[While commercial products are rarely open source, many different projects have explored the possibilities of opening up the code to the community -- and in this feature, Gamasutra looks at some examples and speaks to the minds behind them.]
The relationship between creator and audience in video games is more complicated than any other creative form. Developers can be artists, teachers, entertainers, scientists, or collaborators -- and often they must fill several of those roles simultaneously.
The role of the player is no less involved: actor, viewer, historian, student, lab rat, or leader -- all are roles he or she must be ready to play. Open source games capture this fullness of purpose, showing them at their most mechanical and most creative.
Giving players access to source code has been a part of gaming's history for years, from the earliest MUDs to Tim Sweeney's ZZT. As console gaming's proprietary hardware and its closely guarded development tools slowly squeezed PC play from its central place in the industry the idea of open source play declined.
Yet, everything connected to media and technology in the last ten years has taught us the future will be collaborative and the future is actually now. In recent years even console games have begun to realize there is profit in involving players in content creation, from Far Cry 2's extensive map editor to LittleBigPlanet 2's creation tools, which were so flexible that Media Molecule designed most of it's in-house levels with them.
And through it all, an active and growing number of PC games have kept the open source flame alive in a variety of ways, from reviving a flagging title to letting new of players learn from a designers work.
Crossfire began in 1992 as a topdown four-player action game in the spirit of Gauntlet. Originally developed by Frank Tore Johansen, a professor at the University of Oslo, the game has survived for almost 20 years. The first version of the game had just one map but now there are more than 3,000, as well as 150 different enemy types, 15 character classes, a skill system, and a proliferation of artifacts and treasures.
"I originally came across Crossfire after I bought an old Sun workstation to use as my home system, and so was looking for games for it," Mark Wedel, current release coordinator and one of many contributing Crossfire developers, told me. "The game interested me and I started doing some development work."
"When I started working on it, in 1992 or 1993, the game was an X11 application. This meant that for each player the server would make a remote X connection to the client. This limited the games to systems running X -- and one has to remember that this time frame predates the explosion of Linux and other free Unixes, so this was a much smaller audience."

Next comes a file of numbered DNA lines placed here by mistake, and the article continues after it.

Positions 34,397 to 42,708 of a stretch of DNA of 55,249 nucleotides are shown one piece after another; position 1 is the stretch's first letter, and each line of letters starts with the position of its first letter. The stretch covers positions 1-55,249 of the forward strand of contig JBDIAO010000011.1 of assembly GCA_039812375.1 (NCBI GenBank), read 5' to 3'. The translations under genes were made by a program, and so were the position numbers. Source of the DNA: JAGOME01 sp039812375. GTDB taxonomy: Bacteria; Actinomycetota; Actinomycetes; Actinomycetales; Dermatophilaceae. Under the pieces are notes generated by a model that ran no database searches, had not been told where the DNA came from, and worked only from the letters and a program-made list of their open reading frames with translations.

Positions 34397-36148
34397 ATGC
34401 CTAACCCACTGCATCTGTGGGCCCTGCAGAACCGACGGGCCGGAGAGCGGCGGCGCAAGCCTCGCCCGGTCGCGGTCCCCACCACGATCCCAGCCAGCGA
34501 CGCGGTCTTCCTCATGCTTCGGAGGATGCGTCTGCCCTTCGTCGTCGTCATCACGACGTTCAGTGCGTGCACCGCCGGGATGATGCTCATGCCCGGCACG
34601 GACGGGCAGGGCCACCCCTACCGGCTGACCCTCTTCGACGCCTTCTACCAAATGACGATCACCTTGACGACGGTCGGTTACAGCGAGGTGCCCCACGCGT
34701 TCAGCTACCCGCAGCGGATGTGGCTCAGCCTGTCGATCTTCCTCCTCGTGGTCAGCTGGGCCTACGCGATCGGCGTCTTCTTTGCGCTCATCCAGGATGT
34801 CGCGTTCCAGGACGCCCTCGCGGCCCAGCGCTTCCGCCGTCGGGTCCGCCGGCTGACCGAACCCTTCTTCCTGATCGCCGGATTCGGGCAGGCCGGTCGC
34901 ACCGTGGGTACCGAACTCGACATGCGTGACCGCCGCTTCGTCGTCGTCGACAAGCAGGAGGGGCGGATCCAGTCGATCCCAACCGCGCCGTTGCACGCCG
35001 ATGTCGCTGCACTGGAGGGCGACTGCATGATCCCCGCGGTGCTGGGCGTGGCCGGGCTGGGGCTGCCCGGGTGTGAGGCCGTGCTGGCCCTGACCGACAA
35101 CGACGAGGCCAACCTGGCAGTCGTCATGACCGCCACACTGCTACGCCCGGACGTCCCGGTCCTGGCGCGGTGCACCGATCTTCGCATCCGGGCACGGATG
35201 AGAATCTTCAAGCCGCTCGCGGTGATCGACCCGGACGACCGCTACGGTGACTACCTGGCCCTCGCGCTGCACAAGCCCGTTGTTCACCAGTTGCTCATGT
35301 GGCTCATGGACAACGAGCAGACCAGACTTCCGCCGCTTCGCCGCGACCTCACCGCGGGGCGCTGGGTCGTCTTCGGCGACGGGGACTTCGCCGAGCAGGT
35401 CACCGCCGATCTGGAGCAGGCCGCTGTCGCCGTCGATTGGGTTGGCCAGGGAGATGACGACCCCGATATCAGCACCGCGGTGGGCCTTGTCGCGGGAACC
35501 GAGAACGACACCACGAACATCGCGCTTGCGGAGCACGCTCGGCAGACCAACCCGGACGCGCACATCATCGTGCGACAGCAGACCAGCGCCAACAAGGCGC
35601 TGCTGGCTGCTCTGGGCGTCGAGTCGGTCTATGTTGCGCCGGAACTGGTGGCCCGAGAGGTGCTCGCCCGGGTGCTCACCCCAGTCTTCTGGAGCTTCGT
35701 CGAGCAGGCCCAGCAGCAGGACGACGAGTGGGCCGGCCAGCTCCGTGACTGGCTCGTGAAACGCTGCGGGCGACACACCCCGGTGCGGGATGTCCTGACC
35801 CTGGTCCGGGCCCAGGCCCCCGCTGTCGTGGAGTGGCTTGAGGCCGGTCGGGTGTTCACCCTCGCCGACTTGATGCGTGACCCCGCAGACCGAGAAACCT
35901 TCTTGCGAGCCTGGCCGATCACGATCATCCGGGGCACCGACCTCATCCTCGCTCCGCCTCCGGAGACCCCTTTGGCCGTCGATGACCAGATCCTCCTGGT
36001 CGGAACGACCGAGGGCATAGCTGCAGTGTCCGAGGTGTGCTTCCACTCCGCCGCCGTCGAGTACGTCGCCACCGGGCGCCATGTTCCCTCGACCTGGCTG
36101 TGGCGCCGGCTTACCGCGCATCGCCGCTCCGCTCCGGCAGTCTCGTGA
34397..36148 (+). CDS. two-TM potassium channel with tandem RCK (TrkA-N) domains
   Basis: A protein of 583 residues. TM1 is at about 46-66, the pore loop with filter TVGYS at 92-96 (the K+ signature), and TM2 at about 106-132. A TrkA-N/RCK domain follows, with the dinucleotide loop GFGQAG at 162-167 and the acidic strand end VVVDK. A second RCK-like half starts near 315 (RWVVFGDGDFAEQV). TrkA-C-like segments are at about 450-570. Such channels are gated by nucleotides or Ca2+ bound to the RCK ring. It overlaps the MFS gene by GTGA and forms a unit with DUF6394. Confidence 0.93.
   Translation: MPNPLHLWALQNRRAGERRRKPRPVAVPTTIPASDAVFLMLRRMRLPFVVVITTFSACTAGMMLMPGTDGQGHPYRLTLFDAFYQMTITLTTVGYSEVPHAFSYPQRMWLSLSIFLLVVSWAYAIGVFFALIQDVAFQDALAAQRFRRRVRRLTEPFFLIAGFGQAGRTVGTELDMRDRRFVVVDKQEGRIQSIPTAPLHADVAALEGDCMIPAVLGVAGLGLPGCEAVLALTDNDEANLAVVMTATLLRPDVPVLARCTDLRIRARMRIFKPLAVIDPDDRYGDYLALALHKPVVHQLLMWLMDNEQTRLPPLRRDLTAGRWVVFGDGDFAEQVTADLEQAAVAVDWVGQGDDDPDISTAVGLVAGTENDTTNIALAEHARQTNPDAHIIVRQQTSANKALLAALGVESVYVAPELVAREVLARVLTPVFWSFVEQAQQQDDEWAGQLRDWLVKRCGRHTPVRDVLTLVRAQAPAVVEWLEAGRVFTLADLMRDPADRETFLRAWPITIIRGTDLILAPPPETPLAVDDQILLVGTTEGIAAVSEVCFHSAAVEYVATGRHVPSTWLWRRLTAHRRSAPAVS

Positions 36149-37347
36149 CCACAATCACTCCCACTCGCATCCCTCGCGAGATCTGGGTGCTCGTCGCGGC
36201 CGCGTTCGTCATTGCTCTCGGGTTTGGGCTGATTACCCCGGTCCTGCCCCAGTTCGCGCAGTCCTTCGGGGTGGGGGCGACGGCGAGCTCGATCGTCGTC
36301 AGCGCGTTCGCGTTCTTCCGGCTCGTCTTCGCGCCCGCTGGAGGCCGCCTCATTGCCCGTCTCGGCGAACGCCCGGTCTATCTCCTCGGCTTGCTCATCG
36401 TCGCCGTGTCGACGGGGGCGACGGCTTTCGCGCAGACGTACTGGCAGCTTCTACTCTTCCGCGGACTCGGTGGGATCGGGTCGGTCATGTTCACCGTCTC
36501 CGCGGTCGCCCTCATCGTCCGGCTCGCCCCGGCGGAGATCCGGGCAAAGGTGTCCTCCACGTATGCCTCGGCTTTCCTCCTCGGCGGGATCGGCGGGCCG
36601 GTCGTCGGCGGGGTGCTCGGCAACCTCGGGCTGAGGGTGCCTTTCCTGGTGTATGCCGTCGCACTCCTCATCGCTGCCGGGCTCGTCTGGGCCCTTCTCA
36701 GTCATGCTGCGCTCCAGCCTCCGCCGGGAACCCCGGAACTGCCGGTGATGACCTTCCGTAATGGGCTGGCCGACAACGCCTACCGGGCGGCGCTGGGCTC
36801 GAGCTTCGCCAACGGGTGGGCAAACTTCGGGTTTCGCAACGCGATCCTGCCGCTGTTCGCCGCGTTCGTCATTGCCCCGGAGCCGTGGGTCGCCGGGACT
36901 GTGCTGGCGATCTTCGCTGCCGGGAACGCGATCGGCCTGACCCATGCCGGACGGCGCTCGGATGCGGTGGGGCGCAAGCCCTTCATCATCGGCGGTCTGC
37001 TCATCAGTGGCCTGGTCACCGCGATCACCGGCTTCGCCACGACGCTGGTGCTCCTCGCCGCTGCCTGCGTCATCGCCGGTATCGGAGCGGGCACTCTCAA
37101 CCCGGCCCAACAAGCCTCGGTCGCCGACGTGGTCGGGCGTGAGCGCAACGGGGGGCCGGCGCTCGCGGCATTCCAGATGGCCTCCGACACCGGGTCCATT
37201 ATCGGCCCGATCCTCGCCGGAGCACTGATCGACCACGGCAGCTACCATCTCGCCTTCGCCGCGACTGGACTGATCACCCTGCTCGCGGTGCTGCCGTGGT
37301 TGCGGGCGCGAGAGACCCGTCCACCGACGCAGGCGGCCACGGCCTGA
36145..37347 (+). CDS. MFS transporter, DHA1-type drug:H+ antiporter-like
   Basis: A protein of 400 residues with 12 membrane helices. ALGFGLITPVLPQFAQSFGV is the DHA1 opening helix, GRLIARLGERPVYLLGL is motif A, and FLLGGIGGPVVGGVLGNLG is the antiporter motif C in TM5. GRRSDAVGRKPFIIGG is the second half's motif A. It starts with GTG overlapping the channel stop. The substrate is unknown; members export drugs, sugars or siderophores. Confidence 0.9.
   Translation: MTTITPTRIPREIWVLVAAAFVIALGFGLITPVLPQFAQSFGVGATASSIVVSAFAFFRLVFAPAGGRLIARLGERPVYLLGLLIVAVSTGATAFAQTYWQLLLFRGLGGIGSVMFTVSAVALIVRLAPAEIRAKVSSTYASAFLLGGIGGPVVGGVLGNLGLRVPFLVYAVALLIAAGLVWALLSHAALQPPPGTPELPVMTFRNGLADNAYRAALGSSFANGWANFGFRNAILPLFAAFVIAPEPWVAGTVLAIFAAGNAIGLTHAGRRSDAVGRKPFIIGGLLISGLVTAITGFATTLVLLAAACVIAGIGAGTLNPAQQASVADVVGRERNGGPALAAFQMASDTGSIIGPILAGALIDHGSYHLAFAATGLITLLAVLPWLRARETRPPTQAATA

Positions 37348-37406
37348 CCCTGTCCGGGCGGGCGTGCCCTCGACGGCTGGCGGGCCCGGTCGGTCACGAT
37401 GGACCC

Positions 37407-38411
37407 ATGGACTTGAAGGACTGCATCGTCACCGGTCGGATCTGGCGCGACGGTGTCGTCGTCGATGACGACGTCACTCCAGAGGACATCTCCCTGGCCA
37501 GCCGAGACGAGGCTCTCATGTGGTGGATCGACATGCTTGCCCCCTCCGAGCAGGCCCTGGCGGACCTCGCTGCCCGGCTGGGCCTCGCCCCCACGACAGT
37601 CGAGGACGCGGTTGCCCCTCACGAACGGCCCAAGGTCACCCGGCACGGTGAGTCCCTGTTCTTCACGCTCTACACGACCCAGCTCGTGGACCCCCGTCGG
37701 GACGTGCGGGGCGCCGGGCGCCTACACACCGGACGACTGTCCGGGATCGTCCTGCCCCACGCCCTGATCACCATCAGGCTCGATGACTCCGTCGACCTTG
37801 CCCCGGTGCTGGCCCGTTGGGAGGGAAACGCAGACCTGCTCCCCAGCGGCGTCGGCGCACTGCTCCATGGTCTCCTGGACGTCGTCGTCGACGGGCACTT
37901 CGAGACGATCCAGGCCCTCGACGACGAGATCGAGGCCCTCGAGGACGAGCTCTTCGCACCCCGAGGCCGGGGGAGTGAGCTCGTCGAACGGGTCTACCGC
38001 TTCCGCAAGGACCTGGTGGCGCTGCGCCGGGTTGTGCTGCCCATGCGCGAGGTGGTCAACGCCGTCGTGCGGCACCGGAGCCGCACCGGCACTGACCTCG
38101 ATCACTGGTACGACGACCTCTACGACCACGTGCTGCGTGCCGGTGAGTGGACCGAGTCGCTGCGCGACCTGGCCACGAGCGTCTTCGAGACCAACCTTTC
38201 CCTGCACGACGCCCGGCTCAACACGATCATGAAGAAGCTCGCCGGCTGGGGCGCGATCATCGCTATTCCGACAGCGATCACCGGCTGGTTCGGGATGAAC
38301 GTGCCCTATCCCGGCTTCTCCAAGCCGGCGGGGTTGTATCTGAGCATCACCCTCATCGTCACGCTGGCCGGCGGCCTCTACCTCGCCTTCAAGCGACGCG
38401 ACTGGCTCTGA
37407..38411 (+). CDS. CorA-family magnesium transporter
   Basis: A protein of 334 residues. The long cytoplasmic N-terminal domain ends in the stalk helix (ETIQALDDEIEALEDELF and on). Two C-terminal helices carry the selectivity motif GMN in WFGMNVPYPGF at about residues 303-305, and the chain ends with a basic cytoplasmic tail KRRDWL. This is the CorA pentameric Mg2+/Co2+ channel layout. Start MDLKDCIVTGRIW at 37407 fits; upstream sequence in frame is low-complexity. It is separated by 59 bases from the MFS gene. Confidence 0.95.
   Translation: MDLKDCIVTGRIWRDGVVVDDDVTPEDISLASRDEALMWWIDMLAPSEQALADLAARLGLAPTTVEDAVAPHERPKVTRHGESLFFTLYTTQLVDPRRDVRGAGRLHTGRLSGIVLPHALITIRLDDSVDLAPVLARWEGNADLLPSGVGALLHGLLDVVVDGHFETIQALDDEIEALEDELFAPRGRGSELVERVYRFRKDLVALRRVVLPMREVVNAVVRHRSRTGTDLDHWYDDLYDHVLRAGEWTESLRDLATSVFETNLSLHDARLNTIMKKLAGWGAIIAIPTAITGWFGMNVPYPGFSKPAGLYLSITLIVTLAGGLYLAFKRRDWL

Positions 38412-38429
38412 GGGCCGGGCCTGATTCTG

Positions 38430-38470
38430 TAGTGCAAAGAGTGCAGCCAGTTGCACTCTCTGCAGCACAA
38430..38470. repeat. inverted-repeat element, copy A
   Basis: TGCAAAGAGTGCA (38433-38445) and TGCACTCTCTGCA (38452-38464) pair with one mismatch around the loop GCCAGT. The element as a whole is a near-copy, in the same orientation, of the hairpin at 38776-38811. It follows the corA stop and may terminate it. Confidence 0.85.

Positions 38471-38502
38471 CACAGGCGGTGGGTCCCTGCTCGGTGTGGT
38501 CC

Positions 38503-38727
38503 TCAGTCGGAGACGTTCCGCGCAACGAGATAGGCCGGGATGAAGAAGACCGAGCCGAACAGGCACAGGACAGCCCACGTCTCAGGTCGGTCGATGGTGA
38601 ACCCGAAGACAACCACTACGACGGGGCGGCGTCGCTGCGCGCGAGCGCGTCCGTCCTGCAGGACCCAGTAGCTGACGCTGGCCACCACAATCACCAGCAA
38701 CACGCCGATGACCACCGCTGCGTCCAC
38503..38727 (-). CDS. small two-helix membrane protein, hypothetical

Over the years the game has survived dramatic transitions in hardware and software, both seen and unforeseen. The first major change was moving to a client/server structure, which allowed the game to take advantage of internet play in a more accessible way.
"Because of the client/server approach, gameplay itself has changed some," Wedel said. "When I first started playing, the game was largely played by people on their own systems -- there may be groups of students at universities playing on a server. But now there are several well known servers, and anyone can play on them, so there are many more multiplayer aspects of the game than there was when I first started."
Over time Wedel became the maintainer of the codebase on Crossfire, a unique position that required him to oversee and maintain all of the incoming changes contributed to the codebase by other users. "Becoming a maintainer does result in one changing what one works on to some extent -- since I would be applying patches, I would be looking at much more code, and I might rewrite some particularly old or ugly sections, which I probably would not have done if I was just a contributor," Wedel said.
It's remarkable that a game as simple as Crossfire has been able to survive for so long. Even with a limited number of variables in its system, the game is strong proof of just how enduring comparatively simple designs can be when given over to a population of interested contributors.
"There are really only so many spells, weapons, and types of armor, and at some point it becomes redundant," Wedel said. "But within the content -- which is maps, quests, sounds, images -- that is basically unlimited. I think the world itself could keep getting expanded forever and if done right, it would not seem repetitive. Doing it well so that it does not seem repetitive would be the hard part. I would liken this to books - no one says that no new books should be written because every possible story has been told - the same would be true for the maps."
Likewise, the continual churn of new technology offers potential to reach new players and reimagine some of the game's fundaments. "10 years ago, when the client was developed, no one had any real idea about smartphones that exist now," Wedel continued.
"But with smartphones now widespread, a client that actually works well with smartphones could be written, taking advantage of the different input characteristics the phone has. It is impossible to say what new technology may show up in the next 10 years that would change the way the game is played."